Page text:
There is a second loop in Laos that makes for a nice motorbike tour that can last for anywhere from 4-5 days. It’s not as popular as “The Loop” but it is certainly worth the ride if you have extra time and enjoy the freedom of riding your own motorbike. It begins in Pakse and heads east into the Bolevan Plateau, an area of Laos known for coffee plantations. If caves were the main feature of “The Loop” then waterfalls would be the main draw of this ride.
We set out from the city center of Pakse after renting our motorbikes from Pakse Tours and Travel. They were great running bikes but the helmet selection was a little lacking. Get there early was the advise the guy behind the counter gave me after the fact. We strapped our bags to the back of the bikes and took on the traffic getting out of town. The road was dusty and under construction which made for a very strenuous departure. The road was two lanes wide but once the construction is done it looks like it might be eight. We’ll see.
We took highway 16 east for about 14 miles before turning north on highway 20. At that point the road got quiet as we made our way to Utayan Bambang Champasak waterfall. The waterfall wasn’t all that spectacular and seemed to get quite a few Thai tourists passing through to take selfies. One thing I noticed about the falls were the rocks on both sides which were columnar basalt, a rock formed by volcanos. It’s the same rock I saw when I worked in Hawaii and is also what the Giants Causeway is made out of in Northern Ireland.
We continued down highway 20 until we reached Tad Lo waterfalls. We got a room at Sipaserth Guesthouse on the river looking right at the waterfall. It was incredibly basic and cheap but the view was worth more than the 60,000K we paid. From what I could tell we were one of the first people in town for the night which is why we got a great room with a view. Most of the other guesthouses were blocks away from the falls with no view of even a puddle.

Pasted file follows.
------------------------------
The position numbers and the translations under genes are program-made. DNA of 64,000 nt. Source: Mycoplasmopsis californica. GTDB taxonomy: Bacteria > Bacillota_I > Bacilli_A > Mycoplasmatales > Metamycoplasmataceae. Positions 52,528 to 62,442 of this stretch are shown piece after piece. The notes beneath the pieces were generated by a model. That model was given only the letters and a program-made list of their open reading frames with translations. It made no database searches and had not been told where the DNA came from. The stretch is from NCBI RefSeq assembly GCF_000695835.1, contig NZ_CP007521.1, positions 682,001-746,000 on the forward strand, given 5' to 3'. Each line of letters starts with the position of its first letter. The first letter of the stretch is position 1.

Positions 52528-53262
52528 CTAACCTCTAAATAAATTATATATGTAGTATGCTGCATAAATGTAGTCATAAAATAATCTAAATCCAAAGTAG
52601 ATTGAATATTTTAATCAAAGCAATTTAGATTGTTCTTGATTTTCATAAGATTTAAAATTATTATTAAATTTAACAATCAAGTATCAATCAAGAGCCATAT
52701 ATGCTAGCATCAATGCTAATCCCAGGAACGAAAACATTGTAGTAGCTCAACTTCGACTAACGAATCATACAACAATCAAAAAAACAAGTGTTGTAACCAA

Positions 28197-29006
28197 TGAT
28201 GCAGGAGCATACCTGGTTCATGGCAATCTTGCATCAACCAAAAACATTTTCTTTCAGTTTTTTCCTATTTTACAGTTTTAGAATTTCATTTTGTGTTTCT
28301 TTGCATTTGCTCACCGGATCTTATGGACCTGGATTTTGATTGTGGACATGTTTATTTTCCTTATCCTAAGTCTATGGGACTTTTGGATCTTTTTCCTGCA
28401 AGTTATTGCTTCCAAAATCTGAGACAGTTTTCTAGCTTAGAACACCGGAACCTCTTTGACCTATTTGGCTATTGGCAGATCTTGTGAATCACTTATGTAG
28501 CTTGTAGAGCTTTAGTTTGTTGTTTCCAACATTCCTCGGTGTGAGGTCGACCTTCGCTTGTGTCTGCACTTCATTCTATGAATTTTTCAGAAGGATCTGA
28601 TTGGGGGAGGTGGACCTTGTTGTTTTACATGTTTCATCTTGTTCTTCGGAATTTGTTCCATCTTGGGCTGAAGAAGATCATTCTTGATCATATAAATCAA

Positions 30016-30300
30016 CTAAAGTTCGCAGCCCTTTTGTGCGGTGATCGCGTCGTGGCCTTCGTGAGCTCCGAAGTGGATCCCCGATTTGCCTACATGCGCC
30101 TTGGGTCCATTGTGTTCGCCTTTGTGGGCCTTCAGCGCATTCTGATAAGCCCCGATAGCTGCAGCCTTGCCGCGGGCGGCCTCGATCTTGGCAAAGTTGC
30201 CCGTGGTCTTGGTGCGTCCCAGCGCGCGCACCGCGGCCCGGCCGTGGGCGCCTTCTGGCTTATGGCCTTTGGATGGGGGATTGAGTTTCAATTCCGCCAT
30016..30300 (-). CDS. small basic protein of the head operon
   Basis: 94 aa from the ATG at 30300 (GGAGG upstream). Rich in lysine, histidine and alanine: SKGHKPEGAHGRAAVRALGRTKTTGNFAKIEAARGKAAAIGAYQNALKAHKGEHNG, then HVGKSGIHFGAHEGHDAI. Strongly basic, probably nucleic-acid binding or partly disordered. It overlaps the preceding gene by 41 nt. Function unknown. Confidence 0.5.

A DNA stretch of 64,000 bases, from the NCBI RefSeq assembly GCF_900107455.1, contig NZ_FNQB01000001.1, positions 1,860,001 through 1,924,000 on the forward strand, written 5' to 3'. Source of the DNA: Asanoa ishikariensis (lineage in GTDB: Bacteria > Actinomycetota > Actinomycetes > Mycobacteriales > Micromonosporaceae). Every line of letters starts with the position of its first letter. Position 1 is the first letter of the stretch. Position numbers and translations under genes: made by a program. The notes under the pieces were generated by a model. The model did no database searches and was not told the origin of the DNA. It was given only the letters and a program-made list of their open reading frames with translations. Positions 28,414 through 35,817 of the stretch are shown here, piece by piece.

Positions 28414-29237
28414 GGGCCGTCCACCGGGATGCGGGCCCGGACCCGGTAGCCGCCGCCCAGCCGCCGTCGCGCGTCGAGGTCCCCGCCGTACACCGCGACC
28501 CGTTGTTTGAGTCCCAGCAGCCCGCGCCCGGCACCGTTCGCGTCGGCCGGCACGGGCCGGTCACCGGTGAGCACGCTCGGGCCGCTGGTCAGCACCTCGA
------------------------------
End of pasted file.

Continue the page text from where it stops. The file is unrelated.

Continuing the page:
Before we started the ride we met a few travelers who said they didn’t really care for Tad Lo and thought it was touristy. I can only imagine they stayed in one of the guesthouses with no view. In fact, we were so happy with our room we decided to stay one extra night. We walked around the upper falls, saw one of the resident elephants, and watched the sunset behind the waterfall. I tried to get Rachel to kiss the elephant but she wouldn’t even get close enough to touch it. I was shocked. After traveling in Southeast Asia for a while I was convinced foreign women want to do nothing more than kiss an elephant. Every time we would see an advertisement for elephant rides there would always be a picture of a white girl kissing one. White girls were kissing them on the brochures, the posters, and even the billboards. Over the past month or so I was thinking Rachel wanted to do the same but didn’t confess her love of elephants. I was wrong.
The next morning we rode up highway 23 to Prince Souvanaphong’s Bridge, or what’s left of it for that matter. The bridge was built in 1942 by the “Red Prince” Souvanaphong and then bombed in 1968. It was never rebuilt and now the only way to cross the river is by ferry. One section of it remains on the northern river banks and it’s easy to imagine what the whole thing would have looked like in 1942. It certainly would have been a marvel to those people when it was completed. We also rode into Salavan for lunch but there wasn’t much going on despite being the provincial capital. It seems the only purpose of staying here would be to use it as jumping off point to explore the more remote parts of the countryside. If someone wanted to do this I might recommend a bigger and better bike than a Honda Wave. I’ve ridden them off road several times now and though they never manage to die, the suspension is what’s really lacking and it’s more likely to rattle apart before one of those bikes.
After our second night in Tad Lo we connected to highway 16 and headed for Attapeu. Xekong was our halfway point but we only stopped for fuel since it didn’t seem like there was much going on. We did one ride through and couldn’t even find a place to get food. There are guesthouses here but I can’t see why anyone would want to stay. Shortly after Xekong are two waterfalls, Tad Faek and Tad Houa Khong. Tad Houa Khong was the site of a massacre during World War II where Japanese soldiers beheaded Lao soldiers and threw their heads over the falls. Today there’s a nice guesthouse there. Tad Faek has pools to swim in but according to the guide book, which I am increasingly losing my faith in, a local legend says a fish lurks below the surface that eats penises. It’s supposedly called the pa pao but when I asked the locals about it they had no idea what I was talking about. I think it might be a hoax.